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Mussorgsky - Khovanshchina (1973)

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Mussorgsky - Khovanshchina (1973)

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1. CD1
- Prologue
- Act I
- Act II

2. CD2
- Act II (Cont’d)
- Act III

3. CD3
- Act IV
- Act V

Ivan Khovansky - Nicolai Ghiaurov
Andrey Khovansky - Veriano Luchetti
Vasily Golitsyn - Ludovic Spiess
Shaklovity - Siegmund Nimsgern
Dosifey - Cesare Siepi
Marfa - Fiorenza Cossotto
Susanna - Elena Souliotis
Scribe - Franz Handlos
Emma - Mietta Sighele
Kuzka - Angelo Marchiandi
Streshniev - Claudio Strudthoff
Pastor - Giovanni Sciarpeletti
Varsonofiev - Ubaldo Carosi
Strelets I - Teodoro Rovetta
Strelets II - Carlo Del Bosco

RAI Roma Orchestra and Chorus
Bogo Leskovich – conductor

 

Khovanshchina (The Khovansky Affair) was Modest Mussorgsky's final opera, left unfinished at the time of this death in March of 1881. Inconsistencies among the variety of completed editions makes pinning down its essential nature difficult. Ironically, this dramatic and musical malleability is perhaps what best suits Khovanshchina to its subject matter, namely the ascension of Tsar Peter I ("The Great"). Depending on one's perspective, the changes he wrought were either the most beneficial or most tragic in Russia's history, and, depending on which version of Khovanshchina one encounters in performance, one either leaves with a sense of emerging optimism or a sense of desperate resignation.

Khovanshchina takes its name from the two Khovansky princes, Ivan and Andrey, whose Strel'tsï musketeers rose up against the new Tsar in 1689. However, the adoption of their family name for the work's title is potentially misleading; while the drama is related through the eyes of the three principle groups that opposed Peter's reign (the Khovanskys, the schismatics ["Old Believers"], and the family of Peter's older brother), the Tsar himself and his historical legacy are clearly the focus of the opera. Had censorship not explicitly proscribed the depiction of Russian royalty on stage, Khovanshchina would have taken a very different shape, and most likely a different name.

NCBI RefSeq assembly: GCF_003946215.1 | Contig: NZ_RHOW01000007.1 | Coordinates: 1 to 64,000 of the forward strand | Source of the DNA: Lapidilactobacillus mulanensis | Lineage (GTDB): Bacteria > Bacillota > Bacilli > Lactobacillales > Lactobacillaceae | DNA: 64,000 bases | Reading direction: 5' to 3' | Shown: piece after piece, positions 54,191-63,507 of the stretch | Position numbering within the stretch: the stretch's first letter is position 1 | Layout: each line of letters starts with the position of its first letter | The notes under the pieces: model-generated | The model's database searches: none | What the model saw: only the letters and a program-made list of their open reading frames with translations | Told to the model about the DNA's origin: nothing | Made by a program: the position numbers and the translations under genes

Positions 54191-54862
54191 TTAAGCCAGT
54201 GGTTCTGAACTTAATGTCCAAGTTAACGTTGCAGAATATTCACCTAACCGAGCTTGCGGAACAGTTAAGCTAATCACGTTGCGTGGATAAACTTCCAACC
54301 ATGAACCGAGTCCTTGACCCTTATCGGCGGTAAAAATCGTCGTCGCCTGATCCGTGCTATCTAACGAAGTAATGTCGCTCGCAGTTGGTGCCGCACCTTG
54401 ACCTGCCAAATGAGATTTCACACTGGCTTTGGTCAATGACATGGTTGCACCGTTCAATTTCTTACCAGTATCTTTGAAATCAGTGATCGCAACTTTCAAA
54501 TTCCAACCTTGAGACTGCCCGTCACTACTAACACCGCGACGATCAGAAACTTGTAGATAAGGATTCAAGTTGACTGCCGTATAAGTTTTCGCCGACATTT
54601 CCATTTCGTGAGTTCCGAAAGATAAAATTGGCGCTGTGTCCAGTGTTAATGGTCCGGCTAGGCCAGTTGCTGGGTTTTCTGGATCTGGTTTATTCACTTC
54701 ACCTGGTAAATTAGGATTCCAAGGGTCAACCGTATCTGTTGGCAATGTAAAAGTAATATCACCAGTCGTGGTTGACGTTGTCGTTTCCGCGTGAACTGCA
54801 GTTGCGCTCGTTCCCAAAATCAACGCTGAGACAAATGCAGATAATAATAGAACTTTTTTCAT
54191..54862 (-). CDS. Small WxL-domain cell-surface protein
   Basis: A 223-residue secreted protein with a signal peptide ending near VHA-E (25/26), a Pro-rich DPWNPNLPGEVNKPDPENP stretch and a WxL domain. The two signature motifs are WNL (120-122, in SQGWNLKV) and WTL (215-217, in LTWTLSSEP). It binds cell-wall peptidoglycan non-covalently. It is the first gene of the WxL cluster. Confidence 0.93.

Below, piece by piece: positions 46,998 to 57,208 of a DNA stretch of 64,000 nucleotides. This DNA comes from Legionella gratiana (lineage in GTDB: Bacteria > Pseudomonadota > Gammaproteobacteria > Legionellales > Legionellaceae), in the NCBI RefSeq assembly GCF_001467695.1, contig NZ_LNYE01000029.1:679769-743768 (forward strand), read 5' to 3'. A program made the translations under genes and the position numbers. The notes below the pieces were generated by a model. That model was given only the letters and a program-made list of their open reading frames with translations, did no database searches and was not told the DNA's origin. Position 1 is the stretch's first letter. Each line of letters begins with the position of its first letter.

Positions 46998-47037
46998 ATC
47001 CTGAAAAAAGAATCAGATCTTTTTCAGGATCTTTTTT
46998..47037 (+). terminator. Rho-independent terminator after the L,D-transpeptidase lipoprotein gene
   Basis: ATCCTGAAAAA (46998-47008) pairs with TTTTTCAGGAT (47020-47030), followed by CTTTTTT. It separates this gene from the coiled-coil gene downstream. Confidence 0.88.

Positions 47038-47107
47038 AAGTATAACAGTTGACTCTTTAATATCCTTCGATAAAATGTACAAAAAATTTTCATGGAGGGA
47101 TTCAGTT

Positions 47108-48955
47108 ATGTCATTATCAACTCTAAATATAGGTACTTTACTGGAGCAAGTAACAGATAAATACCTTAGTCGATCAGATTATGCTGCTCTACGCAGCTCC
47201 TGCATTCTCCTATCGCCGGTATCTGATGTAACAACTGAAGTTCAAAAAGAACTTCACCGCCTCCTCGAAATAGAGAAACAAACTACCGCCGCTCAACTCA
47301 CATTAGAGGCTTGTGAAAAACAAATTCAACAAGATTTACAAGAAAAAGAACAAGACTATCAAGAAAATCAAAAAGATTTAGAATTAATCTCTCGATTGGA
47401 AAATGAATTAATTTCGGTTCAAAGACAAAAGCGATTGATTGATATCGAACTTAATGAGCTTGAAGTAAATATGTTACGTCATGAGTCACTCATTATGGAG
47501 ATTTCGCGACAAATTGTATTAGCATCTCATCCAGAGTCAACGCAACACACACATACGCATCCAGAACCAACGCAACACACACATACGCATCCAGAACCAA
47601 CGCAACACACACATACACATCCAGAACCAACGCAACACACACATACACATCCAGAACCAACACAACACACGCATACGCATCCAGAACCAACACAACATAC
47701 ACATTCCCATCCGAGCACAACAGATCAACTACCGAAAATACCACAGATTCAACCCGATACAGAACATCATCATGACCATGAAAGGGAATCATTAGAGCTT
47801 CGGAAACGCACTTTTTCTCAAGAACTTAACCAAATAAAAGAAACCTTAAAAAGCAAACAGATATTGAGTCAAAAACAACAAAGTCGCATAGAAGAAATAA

Vladimir Vasil'yevich Stasov compiled the libretto from various historical documents, and the resulting text remains truthful, in the broad sense, to history. However, there is no attempt to recreate the specific events therein; rather, the various figures and events are used as raw material for the invention of appropriately operatic scenes. The most conspicuous liberty was the character of Marfa, who is a member of the schismatic sect, the lover of Andrey Khovansky, and a fortune teller with influence over Ivan's chief agent, Prince Golitsïn. Completely a work of fiction, she is the only character in the opera who has ties to all three factions, and as such she takes on a unique dramatic importance. Stasov most likely invented her to compensate for his inability to depict the Tsar himself -- the work's only true common thread -- on stage.

Mussorgsky conceived of Khovanshchina in six scenes, the last two of which only survive as sketches; they form matched pairs, so that each of the three opposition factions receives two -- one in which they are seen plotting against Peter, and one in which they meet their demise. For its 1886 premiere, Rimsky-Korsakov completed and orchestrated the work, and cast it into the five-act form that has become standard; this edition was subsequently used for its 1911 revival and Maurice Ravel and Igor Stravinsky's own 1913 revision. In his completion, Rimsky-Korsakov recycled some of the more uplifting passages from the orchestral prelude for use in the final scene, in which the "Old Believers" -- those who advocated the return to a church-based government -- leave to commit ritual suicide in protest of Peter's ascension. By doing this, Rimsky-Korsakov gave the ending a philosophical "shot in the arm" by suggesting that, despite the upheaval that accompanied Peter's reign, the resulting "modern era" of Russian society was worth the price. There is evidence from Mussorgsky's correspondence that he never intended this, but rather wanted the disenfranchised believers' sacrifice to speak to a greater sense of national loss. In 1952, Dmitri Shostakovich fashioned an entirely new version of the score for use in a film version. This new score was published in 1963, and has been used for a number of modern performances; it is arguably more representative of Mussorgsky's dramatic intentions. ---Allen Schrott, Rovi

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Last Updated (Saturday, 01 March 2014 16:02)

 

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